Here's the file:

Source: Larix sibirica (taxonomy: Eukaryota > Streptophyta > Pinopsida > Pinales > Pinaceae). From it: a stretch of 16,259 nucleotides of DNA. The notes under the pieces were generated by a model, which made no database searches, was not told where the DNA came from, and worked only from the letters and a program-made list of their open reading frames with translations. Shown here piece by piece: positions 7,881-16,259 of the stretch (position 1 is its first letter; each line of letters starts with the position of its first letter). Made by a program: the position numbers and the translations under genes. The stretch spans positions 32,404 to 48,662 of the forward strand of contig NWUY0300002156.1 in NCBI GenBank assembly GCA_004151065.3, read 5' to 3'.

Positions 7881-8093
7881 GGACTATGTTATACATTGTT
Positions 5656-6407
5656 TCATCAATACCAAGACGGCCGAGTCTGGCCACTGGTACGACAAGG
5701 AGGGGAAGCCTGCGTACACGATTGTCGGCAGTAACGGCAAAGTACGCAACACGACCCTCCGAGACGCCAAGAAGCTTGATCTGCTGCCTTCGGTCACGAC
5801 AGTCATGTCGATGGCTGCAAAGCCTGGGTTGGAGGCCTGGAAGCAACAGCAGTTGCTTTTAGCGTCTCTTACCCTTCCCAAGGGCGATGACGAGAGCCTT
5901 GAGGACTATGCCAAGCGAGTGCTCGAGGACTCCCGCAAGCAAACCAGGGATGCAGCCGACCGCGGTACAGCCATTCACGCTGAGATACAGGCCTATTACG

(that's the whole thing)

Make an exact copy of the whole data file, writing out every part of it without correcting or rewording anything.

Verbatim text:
Source: Larix sibirica (taxonomy: Eukaryota > Streptophyta > Pinopsida > Pinales > Pinaceae). From it: a stretch of 16,259 nucleotides of DNA. The notes under the pieces were generated by a model, which made no database searches, was not told where the DNA came from, and worked only from the letters and a program-made list of their open reading frames with translations. Shown here piece by piece: positions 7,881-16,259 of the stretch (position 1 is its first letter; each line of letters starts with the position of its first letter). Made by a program: the position numbers and the translations under genes. The stretch spans positions 32,404 to 48,662 of the forward strand of contig NWUY0300002156.1 in NCBI GenBank assembly GCA_004151065.3, read 5' to 3'.

Positions 7881-8093
7881 GGACTATGTTATACATTGTT
Positions 5656-6407
5656 TCATCAATACCAAGACGGCCGAGTCTGGCCACTGGTACGACAAGG
5701 AGGGGAAGCCTGCGTACACGATTGTCGGCAGTAACGGCAAAGTACGCAACACGACCCTCCGAGACGCCAAGAAGCTTGATCTGCTGCCTTCGGTCACGAC
5801 AGTCATGTCGATGGCTGCAAAGCCTGGGTTGGAGGCCTGGAAGCAACAGCAGTTGCTTTTAGCGTCTCTTACCCTTCCCAAGGGCGATGACGAGAGCCTT
5901 GAGGACTATGCCAAGCGAGTGCTCGAGGACTCCCGCAAGCAAACCAGGGATGCAGCCGACCGCGGTACAGCCATTCACGCTGAGATACAGGCCTATTACG